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Letters to Cyclingnews - August 27, 2004
As bad as American television is slammed for being biased on covering American success stories during the Olympics (and thereby neglecting to cover track cycling), I read Cyclingnews daily and can't help but notice how Cyclingnews is equally guilty of bias in covering the Aussie wins at the cycling events. This is great for 2 reasons! Why? Because I realize how great the Olympics are in creating admiration and association with one's nation like few events do, and because it makes people realize how similar athletes from differing nations are and in turn, how similar people from different nations are. We have too few avenues and opportunities to view such a wide array of cultures.
I love to see the unabashed bias we have in associating with our respective nations and viewing how dramatic the effect sport can have. The Olympics binds us like few events can. It captivates us, it motivates us, and hopefully, it can better us by making us realize how much people from different nations have in common. When I watch war torn Iraqis support their soccer team, or Israelis gather to celebrate the joy of a first Windsurfing Gold medal, or the anguish Japanese gymnasts feel no differently from what an American would feel, I make a genuine association with my fellow fan and athlete. It makes me consider what else I may neglect to consider what we have in common.
Kudos to Cyclingnews on having great coverage of the Olympic events in general but in particular, for conveying the pride of Aussie success.
With that said, GO USA!
Why the discrepancy between swimming and cycling? Phelps (USA) was reported here as getting a gold as he swam in the heats. Why not then the Australian cyclists (or any other athlete who makes the team achieve a medal)?
It must have been a bitter pill for John Coates to swallow, to present "Flyin Ryan" with his gold medal Tuesday night. Not that someone watching would have known that John Coates was Australian, from the way the medal was presented, it may as well have been thrown to Ryan. Scenes reminiscent of John Howard awarding medals to the victorious English Rugby team last year. It will be interesting to see how quickly the Australian media performs a backflip as they congratulate our most successful cycling team ever. How will John Coates explain to his corporate pals that they have missed out on the opportunity to support some of our most talented and successful athletes.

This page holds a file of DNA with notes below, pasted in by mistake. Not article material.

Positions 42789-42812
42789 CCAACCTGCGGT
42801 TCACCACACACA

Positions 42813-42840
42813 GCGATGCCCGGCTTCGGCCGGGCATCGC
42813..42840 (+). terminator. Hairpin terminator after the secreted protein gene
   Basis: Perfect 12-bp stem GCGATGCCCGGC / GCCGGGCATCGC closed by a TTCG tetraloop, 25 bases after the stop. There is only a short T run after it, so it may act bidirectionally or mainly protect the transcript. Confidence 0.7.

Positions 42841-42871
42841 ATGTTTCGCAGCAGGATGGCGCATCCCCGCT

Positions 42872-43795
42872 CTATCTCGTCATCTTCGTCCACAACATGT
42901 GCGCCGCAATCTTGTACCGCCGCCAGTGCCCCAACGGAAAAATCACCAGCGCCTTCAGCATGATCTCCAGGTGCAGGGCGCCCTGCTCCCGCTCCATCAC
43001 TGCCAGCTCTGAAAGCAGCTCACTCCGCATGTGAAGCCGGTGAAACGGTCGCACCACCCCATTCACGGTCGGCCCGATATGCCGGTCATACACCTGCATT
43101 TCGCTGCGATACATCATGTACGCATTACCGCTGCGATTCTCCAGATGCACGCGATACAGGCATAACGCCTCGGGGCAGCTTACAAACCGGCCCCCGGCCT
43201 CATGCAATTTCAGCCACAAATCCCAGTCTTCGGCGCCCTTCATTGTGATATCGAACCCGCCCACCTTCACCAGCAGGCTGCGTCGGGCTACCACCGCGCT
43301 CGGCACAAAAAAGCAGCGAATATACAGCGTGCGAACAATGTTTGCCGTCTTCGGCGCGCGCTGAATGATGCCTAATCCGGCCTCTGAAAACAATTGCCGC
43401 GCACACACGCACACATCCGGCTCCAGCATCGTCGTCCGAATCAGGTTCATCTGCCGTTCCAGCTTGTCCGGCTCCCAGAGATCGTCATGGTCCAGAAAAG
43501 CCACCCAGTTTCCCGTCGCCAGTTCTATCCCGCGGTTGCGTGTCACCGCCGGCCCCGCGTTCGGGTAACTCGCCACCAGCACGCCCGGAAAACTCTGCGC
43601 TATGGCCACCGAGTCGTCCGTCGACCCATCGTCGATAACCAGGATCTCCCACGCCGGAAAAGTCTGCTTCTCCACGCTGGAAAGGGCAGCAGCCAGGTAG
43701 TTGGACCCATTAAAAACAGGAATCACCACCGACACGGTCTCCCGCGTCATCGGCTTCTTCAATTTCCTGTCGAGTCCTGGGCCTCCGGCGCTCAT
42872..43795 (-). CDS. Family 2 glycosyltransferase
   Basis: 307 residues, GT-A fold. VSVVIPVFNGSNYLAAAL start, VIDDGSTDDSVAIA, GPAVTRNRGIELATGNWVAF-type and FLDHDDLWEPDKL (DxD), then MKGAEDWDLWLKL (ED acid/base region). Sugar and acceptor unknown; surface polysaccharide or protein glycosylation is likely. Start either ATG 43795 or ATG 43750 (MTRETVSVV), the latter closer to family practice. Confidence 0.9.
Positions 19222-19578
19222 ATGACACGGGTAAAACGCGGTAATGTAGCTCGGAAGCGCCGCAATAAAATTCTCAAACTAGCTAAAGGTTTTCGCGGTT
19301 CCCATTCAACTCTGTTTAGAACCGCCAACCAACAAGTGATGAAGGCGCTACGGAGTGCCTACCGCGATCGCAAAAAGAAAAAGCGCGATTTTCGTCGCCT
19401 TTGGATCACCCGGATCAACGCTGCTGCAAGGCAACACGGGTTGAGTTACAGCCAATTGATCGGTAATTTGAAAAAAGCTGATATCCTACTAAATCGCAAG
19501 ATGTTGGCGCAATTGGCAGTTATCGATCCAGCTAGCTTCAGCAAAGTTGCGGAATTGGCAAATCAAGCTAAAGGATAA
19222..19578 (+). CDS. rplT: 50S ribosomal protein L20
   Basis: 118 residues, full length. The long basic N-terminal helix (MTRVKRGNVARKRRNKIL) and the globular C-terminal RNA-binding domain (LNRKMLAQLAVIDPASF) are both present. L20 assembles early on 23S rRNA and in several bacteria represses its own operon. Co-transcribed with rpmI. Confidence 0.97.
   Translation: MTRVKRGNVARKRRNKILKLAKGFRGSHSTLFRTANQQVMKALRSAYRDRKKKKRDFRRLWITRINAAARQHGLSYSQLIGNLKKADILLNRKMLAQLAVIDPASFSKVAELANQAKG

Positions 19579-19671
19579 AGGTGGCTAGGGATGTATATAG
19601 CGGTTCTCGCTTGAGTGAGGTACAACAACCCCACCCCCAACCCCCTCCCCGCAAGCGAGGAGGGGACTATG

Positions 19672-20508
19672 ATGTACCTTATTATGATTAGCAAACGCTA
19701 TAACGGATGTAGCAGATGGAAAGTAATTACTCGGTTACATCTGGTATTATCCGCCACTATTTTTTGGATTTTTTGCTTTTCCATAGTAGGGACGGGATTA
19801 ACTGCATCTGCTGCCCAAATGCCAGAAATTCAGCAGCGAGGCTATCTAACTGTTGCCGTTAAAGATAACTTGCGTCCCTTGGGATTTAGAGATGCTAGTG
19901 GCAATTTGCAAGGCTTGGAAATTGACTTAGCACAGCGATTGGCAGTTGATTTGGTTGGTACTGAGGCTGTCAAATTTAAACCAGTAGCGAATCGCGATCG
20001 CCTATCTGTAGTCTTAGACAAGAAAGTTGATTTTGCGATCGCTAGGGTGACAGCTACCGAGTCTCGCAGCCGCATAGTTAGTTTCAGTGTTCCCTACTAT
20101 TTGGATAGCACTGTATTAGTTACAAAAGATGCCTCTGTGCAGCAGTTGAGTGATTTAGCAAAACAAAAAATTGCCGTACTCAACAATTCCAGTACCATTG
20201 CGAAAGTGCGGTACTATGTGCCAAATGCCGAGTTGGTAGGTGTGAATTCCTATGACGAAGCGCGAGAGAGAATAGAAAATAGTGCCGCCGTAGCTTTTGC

Farewell John (either one mentioned)
Well, it's been a few weeks since the inaugural Bank of America Invitational Criterium was held in uptown Charlotte, NC. To all who attended, myself included, it was a great success. I'm almost certain the pro riders are enjoying their cut of the $125,000 prize money. The fans, estimated at well over 30,000, seemed to have enjoyed themselves on a beautiful cool summer evening. Bank of America, the title sponsor, received considerable airtime (live TV in particular) and great press; hopefully, they will return next year with a bigger and better venue.
Still, something's not quite right. I remember, almost hauntingly, of a venomous letter I read in cyclingnews.com, August 2003. I have yet to see an apology from that writer, John Carruthers (Syracuse, NY) to race promoter Thad Fischer of Charlotte, NC.
Some of the highlights. ”I find it both tiresome and irresponsible to have yet another promoter spouting off about an event," reeks of malice and, possibly, a personal vendetta. He goes on to blast OLP Racing (Outdoor Lighting Perspectives) for assembling a "wannabe-pro squad of 40–somethings”. Really, last time I checked they had some promising espoirs, in addition to local talent, on the squad as well.